Las Vegas Bowl: TCU vs. Arizona. Good regional bowl and match-up. Wouldn’t the Big 12 be better served with TCU over Baylor?
Independence Bowl: Louisiana-Lafayette (replacing SEC) vs. Louisiana Tech (replacing Big 12). There are worse options for this bowl, I suppose.
Texas Bowl: Central Michigan (for Big 12) vs. Rice. Bowl officials should really just rename this bowl after its predecessor, the Bluebonnet Bowl.
Music City Bowl: Maryland vs. Vanderbilt. Vanderbilt’s athletic/academic director will admire the lack of travel expenses.
Poinsettia: BYU vs. Boise State (for Pac 10): Great match-up, perhaps the most watchable of the lower bowls.
Armed Forces Bowl: Colorado State vs. Houston
Humanitarian Bowl: Nevada vs. North Carolina
Meineke Bowl: Miami vs. West Virginia
Emerald Bowl: Boston College vs. California
Hawaii Bowl: Hawaii vs. Rutgers (for Pac 10)
Papa John’s: Louisville vs. Northern Illinois (for SEC)
International Bowl: Connecticut vs. Buffalo
GMAC Bowl: Western Michigan vs. East Carolina
New Orleans Bowl: Troy vs. Memphis
New Mexico Bowl: Fresno State vs. Air Force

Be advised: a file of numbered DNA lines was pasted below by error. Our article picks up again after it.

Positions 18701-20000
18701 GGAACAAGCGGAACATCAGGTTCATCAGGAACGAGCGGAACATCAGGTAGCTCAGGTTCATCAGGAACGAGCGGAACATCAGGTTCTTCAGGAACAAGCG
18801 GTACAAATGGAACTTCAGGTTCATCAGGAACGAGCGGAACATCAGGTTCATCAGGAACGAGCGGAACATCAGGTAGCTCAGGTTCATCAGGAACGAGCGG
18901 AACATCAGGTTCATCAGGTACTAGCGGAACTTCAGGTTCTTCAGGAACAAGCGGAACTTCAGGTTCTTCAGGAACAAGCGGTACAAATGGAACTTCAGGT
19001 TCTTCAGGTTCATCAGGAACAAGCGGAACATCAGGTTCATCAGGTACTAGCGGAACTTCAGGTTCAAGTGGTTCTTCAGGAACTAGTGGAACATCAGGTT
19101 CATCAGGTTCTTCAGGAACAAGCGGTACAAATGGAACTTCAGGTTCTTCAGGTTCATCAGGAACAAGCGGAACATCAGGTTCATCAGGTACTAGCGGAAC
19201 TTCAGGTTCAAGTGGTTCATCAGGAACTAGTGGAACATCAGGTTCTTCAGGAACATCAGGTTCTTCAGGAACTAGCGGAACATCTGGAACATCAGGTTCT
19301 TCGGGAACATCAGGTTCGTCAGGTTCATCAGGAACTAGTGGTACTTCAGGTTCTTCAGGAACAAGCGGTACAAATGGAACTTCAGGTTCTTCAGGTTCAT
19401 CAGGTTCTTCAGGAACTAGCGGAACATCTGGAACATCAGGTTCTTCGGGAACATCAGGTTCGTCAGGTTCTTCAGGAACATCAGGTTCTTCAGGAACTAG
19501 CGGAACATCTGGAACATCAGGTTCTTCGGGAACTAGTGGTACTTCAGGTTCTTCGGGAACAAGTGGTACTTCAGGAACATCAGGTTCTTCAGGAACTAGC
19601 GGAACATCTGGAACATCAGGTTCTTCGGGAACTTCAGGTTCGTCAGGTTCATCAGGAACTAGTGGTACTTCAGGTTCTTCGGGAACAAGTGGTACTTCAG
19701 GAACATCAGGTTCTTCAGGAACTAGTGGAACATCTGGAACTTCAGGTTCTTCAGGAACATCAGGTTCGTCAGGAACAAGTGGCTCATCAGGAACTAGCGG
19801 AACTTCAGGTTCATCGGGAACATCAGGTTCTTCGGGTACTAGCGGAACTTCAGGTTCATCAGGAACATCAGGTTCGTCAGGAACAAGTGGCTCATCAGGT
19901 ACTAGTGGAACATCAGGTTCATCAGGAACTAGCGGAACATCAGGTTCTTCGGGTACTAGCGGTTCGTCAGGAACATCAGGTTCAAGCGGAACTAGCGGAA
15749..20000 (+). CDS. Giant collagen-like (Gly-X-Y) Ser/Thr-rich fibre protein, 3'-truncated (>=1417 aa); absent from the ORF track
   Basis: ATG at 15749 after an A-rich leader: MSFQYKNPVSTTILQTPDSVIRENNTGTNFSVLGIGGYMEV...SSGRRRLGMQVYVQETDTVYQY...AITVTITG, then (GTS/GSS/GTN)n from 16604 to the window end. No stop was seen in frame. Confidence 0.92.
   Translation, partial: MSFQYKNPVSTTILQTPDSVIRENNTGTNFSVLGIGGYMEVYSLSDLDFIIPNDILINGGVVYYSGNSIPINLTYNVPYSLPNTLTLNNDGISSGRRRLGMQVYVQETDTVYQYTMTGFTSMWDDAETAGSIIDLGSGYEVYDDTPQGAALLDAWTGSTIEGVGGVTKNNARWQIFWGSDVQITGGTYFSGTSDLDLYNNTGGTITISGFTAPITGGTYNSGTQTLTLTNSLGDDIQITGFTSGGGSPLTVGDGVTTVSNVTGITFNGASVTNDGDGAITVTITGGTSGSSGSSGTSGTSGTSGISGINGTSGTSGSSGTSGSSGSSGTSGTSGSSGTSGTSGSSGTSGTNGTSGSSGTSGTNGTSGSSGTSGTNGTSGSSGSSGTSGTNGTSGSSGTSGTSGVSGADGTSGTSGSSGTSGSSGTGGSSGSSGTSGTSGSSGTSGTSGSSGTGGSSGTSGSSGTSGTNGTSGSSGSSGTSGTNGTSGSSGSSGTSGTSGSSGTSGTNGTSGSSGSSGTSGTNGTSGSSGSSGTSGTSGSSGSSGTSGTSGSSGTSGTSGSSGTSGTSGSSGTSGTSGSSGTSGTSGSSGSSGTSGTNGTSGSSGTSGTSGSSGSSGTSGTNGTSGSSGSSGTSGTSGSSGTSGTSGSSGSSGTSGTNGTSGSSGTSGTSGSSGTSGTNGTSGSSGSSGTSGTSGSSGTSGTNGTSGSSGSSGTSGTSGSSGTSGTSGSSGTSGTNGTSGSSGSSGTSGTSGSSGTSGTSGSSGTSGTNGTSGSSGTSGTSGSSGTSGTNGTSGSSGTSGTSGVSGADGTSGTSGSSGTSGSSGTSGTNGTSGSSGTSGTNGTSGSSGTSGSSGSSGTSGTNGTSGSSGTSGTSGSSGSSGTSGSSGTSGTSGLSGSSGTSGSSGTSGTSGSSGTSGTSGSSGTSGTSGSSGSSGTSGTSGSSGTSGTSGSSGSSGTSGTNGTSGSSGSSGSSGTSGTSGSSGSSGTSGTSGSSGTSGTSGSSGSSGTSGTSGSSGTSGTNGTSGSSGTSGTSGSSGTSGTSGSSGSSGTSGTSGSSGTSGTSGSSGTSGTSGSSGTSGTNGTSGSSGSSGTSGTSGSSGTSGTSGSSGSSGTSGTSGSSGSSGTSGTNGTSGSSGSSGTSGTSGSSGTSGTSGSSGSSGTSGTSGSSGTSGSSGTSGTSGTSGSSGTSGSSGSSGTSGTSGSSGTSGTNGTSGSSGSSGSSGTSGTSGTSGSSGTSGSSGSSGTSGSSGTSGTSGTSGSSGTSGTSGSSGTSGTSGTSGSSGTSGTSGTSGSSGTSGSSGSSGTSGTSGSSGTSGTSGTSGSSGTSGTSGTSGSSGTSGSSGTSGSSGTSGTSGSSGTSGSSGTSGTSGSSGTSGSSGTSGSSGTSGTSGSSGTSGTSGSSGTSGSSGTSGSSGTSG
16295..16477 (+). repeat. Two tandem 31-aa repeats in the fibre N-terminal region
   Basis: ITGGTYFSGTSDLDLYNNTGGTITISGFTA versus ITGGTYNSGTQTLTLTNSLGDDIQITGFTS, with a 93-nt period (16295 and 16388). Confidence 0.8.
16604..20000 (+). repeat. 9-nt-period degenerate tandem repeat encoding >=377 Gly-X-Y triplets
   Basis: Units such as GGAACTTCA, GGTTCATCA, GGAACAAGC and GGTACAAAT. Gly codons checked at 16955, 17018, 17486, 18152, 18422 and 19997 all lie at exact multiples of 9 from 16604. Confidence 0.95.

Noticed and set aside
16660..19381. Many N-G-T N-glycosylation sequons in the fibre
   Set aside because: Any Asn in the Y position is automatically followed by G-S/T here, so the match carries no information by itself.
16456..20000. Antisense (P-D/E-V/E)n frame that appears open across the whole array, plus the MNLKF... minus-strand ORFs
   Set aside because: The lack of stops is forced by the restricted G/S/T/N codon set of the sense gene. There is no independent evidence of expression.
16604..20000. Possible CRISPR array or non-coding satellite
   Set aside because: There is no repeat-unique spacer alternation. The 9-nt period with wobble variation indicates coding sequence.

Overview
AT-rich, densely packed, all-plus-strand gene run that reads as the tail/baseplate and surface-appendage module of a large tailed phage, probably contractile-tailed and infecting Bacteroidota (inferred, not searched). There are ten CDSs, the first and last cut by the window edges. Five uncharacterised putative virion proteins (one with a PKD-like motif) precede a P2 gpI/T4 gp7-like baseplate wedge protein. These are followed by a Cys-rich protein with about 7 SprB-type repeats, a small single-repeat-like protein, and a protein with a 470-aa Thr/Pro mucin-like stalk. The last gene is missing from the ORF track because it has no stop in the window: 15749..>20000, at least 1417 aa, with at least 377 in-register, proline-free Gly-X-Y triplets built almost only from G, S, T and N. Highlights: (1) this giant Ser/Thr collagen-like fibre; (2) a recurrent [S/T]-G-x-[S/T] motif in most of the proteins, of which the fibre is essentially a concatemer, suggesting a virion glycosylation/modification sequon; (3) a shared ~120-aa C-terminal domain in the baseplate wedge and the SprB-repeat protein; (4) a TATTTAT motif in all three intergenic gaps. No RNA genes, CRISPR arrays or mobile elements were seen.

Congressional Bowl: Clemson vs. Navy
St. Petersburg Bowl: Southern Mississippi vs. South Florida
Iowa Coach Todd Lickliter was amazed with the 300 or so Iowa fans who sat behind his bench at The Citadel on Thursday. Some, like Mike Gatens — Matt’s father, made the trek from Iowa City. Several others live in the Southeast and comprised about 15 percent of the 2,024 people at McAlister Field House.
“I tell you what, they’re the best. It’s incredible,” Lickliter said of the road Iowa fans. “Everywhere we’ve gone, we’ve received support. It’s exciting to see them. When they’re chanting and you know they’re there, it’s obviously helpful.”
“What I’d like to see is maybe the ones that live in our state come and fill Carver. That would be a neat thing. I appreciate the ones that are there, but I sure would like to get a few more in Carver.”
Lickliter took more of a love tap than a jab at the fans back home who tend to stay away from Carver-Hawkeye Arena. Iowa’s home attendance has slowly declined since 2001, the last season with an average sellout of 15,500. Last year, Lickliter’s first at Iowa, the school averaged 10,761, the lowest since the arena opened in 1983.
This year Iowa has posted attendance numbers of 9,070 for the opener against Charleston Southern and 8,051 against Texas-San Antonio. It’s likely that between half and two-thirds of those numbers was actual attendance.
I’m going to leave the attendance drum to the perpetual beatings of other staff members. And there’s nowhere to go but up on that front. Other than the economy (OK, a really big one), there are few excuses left for Iowa fans who hated Steve Alford and didn’t like his players to stay away. Beginning Dec. 2, every Iowa game will be on nearly every television set in the state. No game starts later than 7:30 p.m.